A New Exhibit Celebrates Xerox Art, Zines and DIY Culture in the Bay

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A photograph of 11 fanzines strewn across a table. Their titles include 'Teenage Hussy,' 'Bush Isn't the Problem Imperialism is' and 'Rock Paper Scissors Collective.'
Fanzines, fanzines, fanzines. The invention of the color photocopier transformed what was possible in DIY culture. (San Francisco Library/ Rae Alexandra)

There are some true treasures in the new exhibit Positively Charged: Copier Art in the Bay Area Since the 1960s. Spread across two venues — San Francisco’s Main Library and the San Francisco Center For the BookPositively Charged traces how the advent of the photocopier inspired artists and bolstered a variety of activist communities.

At the Center For the Book, the exhibit celebrates photocopied collage art and zines that were brought into the world by Bay Area free thinkers, using the lowly photocopier and whatever materials they had to hand. Wry postcards, idiosyncratic fanzine creations, art projects turned into mailers and some gorgeous collage work are all on display.

Original works of collage by Bay Area artists Sas Colby and Sally Wassink sit tantalizingly alongside the copies that went out into the world as postcards and mailers.

Hands wearing white gloves hold up a framed image of the Golden Gate Bridge over a photograph of the Bay Bridge. The image is duplicated underneath.
Sally Wassink’s San Francisco postcard from the 1980s. (Top) Original collage, (Bottom) The photocopied postcard. (Rae Alexandra/ San Francisco Center for the Book)

One mesmerizing piece that spans almost an entire wall features multiple works of collage by Enrique Chagoya, photocopied and combined into a single fold-out booklet. In this piece — titled Tales From the Conquest/ Codex — the Mexico-born, Berkeley-based artist juxtaposes images of traditional Mexican artwork with characters from American comic books. In one section, Wonder Woman sits between an Incan statue and Our Lady of Guadalupe. In another, Superman encourages a boy named Manuel who came “to the USA for a better life.”

A folded out booklet inside a display case shows traditional Mexican artwork and American cartoons.
Enriaque Chagoya’s ‘Tales From the Conquest/Codex’ (1992) on display at the San Francisco Center for the Book. (Rae Alexandra)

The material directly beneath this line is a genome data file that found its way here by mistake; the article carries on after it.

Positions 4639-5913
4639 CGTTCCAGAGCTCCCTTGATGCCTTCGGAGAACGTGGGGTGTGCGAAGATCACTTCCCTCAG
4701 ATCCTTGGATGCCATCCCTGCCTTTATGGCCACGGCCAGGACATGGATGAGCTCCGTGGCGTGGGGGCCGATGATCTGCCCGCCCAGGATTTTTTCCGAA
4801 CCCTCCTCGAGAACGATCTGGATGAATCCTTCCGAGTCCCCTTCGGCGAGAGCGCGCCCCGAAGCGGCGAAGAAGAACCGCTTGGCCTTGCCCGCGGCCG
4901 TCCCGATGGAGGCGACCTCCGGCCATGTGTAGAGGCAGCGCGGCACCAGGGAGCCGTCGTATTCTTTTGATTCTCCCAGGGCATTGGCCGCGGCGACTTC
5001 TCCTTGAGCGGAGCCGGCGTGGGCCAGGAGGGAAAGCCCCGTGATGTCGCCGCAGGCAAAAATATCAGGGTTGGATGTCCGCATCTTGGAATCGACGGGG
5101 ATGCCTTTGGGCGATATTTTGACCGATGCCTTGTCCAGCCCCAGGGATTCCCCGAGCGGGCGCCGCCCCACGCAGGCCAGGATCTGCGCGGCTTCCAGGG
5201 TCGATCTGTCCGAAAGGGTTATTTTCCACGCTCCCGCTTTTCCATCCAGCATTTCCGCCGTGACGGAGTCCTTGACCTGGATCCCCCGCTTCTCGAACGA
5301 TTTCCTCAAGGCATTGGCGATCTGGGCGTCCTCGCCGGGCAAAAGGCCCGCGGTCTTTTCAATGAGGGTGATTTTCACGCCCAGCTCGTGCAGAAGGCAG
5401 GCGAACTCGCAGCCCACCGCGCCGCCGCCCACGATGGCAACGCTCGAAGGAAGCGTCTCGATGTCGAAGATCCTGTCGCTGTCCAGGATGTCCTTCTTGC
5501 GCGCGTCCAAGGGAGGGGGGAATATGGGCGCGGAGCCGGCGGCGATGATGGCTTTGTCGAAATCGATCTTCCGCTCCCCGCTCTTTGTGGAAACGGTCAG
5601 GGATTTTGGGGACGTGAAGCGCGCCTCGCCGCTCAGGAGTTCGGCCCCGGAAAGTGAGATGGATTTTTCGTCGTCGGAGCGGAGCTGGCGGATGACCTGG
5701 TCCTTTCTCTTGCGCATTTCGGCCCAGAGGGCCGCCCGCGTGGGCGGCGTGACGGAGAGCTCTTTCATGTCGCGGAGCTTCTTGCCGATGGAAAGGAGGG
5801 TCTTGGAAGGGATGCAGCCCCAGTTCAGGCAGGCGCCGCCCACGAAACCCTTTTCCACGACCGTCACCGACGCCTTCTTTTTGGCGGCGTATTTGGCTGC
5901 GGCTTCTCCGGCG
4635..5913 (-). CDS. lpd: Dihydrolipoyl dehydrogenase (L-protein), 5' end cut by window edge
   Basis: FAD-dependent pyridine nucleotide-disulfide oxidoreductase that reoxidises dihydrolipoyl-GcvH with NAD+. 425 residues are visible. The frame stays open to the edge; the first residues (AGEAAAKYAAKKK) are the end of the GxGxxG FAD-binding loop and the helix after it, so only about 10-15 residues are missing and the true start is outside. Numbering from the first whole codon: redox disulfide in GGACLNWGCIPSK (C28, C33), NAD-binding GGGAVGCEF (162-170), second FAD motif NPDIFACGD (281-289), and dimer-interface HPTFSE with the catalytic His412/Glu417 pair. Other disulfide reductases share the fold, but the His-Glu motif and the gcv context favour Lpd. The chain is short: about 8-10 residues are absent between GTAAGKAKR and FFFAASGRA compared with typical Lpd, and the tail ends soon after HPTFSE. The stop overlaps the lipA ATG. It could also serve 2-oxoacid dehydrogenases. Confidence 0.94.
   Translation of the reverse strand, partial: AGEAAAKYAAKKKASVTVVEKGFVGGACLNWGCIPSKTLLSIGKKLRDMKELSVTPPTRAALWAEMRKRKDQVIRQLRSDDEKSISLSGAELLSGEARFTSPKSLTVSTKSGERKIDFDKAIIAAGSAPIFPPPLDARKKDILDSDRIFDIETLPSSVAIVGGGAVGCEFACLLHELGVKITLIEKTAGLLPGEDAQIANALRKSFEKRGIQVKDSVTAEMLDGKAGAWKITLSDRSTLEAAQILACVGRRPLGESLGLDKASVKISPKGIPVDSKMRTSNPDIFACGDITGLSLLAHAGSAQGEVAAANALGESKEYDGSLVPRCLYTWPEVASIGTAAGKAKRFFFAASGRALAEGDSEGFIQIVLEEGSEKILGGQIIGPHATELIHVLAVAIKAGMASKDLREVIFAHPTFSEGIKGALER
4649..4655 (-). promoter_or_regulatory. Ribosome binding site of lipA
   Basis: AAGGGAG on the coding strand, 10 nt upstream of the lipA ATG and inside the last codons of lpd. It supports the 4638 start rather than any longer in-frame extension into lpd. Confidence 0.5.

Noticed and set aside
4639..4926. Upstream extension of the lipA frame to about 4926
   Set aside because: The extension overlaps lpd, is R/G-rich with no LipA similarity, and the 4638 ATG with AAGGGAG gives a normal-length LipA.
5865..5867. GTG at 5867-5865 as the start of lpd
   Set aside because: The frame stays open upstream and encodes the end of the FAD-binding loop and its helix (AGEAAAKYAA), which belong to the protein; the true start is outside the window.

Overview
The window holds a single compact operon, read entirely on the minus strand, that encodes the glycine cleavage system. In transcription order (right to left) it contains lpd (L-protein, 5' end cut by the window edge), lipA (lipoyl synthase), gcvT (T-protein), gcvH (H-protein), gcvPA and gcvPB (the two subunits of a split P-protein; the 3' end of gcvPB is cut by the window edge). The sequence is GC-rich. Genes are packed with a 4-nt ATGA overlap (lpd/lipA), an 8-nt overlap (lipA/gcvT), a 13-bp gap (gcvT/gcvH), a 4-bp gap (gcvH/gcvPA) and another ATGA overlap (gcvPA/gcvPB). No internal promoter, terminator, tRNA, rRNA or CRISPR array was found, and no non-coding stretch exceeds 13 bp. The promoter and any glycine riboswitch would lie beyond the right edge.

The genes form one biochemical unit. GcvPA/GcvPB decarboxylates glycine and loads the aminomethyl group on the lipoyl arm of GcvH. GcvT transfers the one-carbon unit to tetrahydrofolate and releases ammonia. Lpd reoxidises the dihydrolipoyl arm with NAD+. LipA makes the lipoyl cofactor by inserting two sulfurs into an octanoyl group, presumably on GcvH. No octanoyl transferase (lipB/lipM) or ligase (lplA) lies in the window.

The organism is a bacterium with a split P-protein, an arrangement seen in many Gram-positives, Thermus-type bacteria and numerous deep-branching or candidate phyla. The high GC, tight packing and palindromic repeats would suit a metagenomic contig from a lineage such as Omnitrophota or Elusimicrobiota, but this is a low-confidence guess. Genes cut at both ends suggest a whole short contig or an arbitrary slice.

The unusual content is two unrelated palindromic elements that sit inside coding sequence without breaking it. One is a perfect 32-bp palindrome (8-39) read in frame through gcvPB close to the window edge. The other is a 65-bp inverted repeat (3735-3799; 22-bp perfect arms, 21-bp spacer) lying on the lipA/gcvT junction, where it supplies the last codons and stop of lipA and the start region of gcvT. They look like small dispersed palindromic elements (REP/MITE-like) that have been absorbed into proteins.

Where the Center for the Book focuses on the visual creations of artists using photocopiers, the library portion of Positively Charged provides some historical context. It explains the origins of the photocopier, how the technology developed over time and demonstrates how underground movements stayed connected and energized by handmade photocopied materials.


The library’s exhibit includes independent music presses and activist papers from the ‘60s and ‘70s. There’s the first-ever issue of the punk rock fanzine Search and Destroy from 1977. There are feminist calls to arms from the ‘70s and ‘80s. You can even see one of the first-ever excerpted reprints of Valerie Solanas’ Scum Manifesto from 1968, issued shortly after she shot Andy Warhol.

There’s some great art on this side of the exhibition as well. Works by Miné Okubu show how the artist, author and internment camp survivor photocopied whimsical self-portraits, embellished them with flourishes of color and sent them out as Christmas cards in the very earliest days of copier technology.

A freehand sketch shows a girl wearing a Christmas hat, in movement, with two small birds on her shoulders. She is looking over her shoulder at the sun which has dots for eyes. Stylish writing next to the girl says 'Greetings 1958. Miné Okubu.'
A photocopied Christmas card from 1958 by Miné Okubu. (Rae Alexandra/ San Francisco Main Library)

The joy of Positively Charged —which was curated by Jennie Hinchcliff and Maymanah Farhat — is the sheer inspiration it provides. It lovingly recalls a pre-internet time when tactile pleasures were prioritized. It also asserts the ongoing relevance of zines — the San Francisco Center of the Book has many local fanzines on hand to read at will. And, best of all, it reminds us that the act of getting messages, thoughts and things of beauty out into the world is still in our own hands.

‘Positively Charged: Copier Art in the Bay Area Since the 1960s’ is on view at the San Francisco Center for the Book (375 Rhode Island St.) and in the San Francisco Main Library’s Skylight Gallery (100 Larkin St.) through March 19, 2023. Exhibition details here